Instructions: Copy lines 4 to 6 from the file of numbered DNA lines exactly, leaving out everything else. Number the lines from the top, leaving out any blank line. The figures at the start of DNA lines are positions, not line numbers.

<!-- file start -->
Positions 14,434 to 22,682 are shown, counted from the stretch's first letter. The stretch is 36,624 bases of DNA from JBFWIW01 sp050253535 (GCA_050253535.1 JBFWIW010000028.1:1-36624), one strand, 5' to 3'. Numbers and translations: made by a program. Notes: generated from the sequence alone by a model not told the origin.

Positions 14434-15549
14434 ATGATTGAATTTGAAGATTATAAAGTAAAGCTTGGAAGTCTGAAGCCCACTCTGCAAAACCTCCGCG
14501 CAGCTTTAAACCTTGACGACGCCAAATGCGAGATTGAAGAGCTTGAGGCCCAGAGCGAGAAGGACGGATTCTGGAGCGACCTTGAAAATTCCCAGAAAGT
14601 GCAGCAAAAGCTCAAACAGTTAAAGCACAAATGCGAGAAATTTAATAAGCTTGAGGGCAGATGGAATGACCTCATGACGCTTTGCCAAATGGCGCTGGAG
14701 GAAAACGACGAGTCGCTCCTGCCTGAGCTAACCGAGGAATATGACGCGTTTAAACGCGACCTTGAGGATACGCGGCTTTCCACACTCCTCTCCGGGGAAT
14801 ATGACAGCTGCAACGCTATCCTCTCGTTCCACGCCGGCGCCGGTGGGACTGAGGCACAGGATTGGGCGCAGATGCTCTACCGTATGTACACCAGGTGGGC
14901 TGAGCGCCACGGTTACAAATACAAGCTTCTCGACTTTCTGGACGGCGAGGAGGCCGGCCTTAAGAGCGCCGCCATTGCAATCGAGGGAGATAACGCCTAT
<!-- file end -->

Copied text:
14501 CAGCTTTAAACCTTGACGACGCCAAATGCGAGATTGAAGAGCTTGAGGCCCAGAGCGAGAAGGACGGATTCTGGAGCGACCTTGAAAATTCCCAGAAAGT
14601 GCAGCAAAAGCTCAAACAGTTAAAGCACAAATGCGAGAAATTTAATAAGCTTGAGGGCAGATGGAATGACCTCATGACGCTTTGCCAAATGGCGCTGGAG
14701 GAAAACGACGAGTCGCTCCTGCCTGAGCTAACCGAGGAATATGACGCGTTTAAACGCGACCTTGAGGATACGCGGCTTTCCACACTCCTCTCCGGGGAAT